Ziegler/Kiefer had a rough go of things again. I really hope they’re okay because they seem to be having a lot of technical problems out of the gate. However, both programs are beautiful. The SP has a lot of choreographic content; it doesn’t just feel like crossovers. I’ve seen a lot of free programs set to lyrical music, and not all of them have worked, but this one does. I can feel some powerful emotion there. I really hope we can see these programs clean on the Grand Prix, because they have so much talent.
I was really impressed by Olivia Serafini/Mervin Tran in the short program. The short program is cool and unique; who would’ve thought to mix Moonlight Sonata with Lukas Graham? The twist needs help, but overall the elements weren’t bad. The first half of the free skate was rough on the technical side, so unfortunately it took the air out of the performance. To be honest, I’m surprised he’s continuing his career, but if this partnership works out, I’ll be happy for them.
Last year, Evelyn Walsh/Trennt Michaud came onto my radar as “that good-looking young pair”. And they keep looking even better. The SP had some technical issues, but the program is cool and the costumes even cooler. I was super excited for the free skate because it was choreographed by Eric Radford. And you know what? He did a dang good job. It’s a shame the elements went haywire, because I think this program could be really good. They looked rough at the beginning of last year too but turned it around quickly, so I hope they can do it this year too.
Well, that’s a wrap on Finlandia Trophy. Next week, I’m planning on doing a big preview post for the Grand Prix events, so stay tuned.
Now for the announcement I promised. Last week, I posted a big old blog post about the toxic culture of the figure skating fandom. While I was writing, I realized how much I take for granted the skating fans who are loyal, respectful, and supportive towards their skaters. It’s easy for the kind words to get drowned out in all the screaming matches, so I want to draw attention to the good folk around here. Each weekend, at the end of my blog post, I will give a shoutout to a person who makes this sport a better place.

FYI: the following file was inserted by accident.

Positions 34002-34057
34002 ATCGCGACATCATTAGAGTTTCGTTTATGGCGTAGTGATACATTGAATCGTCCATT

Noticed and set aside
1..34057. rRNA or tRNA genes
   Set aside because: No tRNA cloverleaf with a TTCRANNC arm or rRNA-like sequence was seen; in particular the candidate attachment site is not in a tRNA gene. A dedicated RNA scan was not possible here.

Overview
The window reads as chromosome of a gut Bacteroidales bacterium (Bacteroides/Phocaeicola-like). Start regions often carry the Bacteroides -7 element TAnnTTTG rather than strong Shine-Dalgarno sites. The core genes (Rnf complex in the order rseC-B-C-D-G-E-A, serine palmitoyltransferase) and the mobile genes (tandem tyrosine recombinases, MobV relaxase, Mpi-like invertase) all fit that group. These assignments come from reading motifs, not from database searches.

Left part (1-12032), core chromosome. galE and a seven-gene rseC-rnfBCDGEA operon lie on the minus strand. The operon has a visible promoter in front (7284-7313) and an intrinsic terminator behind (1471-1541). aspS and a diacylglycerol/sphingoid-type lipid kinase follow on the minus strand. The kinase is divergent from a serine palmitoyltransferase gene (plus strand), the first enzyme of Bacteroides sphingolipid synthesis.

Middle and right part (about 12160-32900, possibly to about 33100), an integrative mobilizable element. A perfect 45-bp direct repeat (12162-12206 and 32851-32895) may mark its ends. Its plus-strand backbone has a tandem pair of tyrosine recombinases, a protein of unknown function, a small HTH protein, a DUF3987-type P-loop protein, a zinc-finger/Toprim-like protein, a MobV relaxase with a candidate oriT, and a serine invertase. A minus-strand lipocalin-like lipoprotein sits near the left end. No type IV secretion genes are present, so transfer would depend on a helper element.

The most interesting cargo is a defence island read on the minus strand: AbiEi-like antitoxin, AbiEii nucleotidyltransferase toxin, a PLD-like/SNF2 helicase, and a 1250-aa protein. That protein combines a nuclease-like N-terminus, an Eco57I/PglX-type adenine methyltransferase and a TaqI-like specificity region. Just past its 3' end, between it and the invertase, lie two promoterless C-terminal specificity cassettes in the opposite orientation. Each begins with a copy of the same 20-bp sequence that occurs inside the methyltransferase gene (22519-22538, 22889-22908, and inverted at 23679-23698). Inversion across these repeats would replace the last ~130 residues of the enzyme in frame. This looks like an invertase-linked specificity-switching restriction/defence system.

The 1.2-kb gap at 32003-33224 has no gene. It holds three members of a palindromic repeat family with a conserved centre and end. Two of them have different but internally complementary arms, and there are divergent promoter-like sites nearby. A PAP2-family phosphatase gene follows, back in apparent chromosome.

Aaaaaaand the inaugural shoutout goes to…Claire Cloutier. Claire is one of the most knowledgeable, respectful people in the world of figure skating. When I first joined the Twitter fandom in 2016, there were very few people who wanted to talk pairs with me, and even fewer who knew all the statistics about them. But Claire took me under her wing like a cool aunt who knew more about pair skating than Yoda did about the Jedi. Her blog, A Divine Sport, is the reason I started blogging. She’s a true analyst of the technical side of things, but she also appreciates the art and innovation that figure skating has to offer, and while her emphasis is on pairs, she supports skaters of all disciplines. She’s also mastered the art of keeping it real without personally attacking the skaters. Her interviews with high-profile skaters serve as an example of how interviews should be: informative, interesting, and respectful. Check out her blog A Divine Sport and follow her Twitter.
Until next time, happy skating, and may the odds be ever in your favor.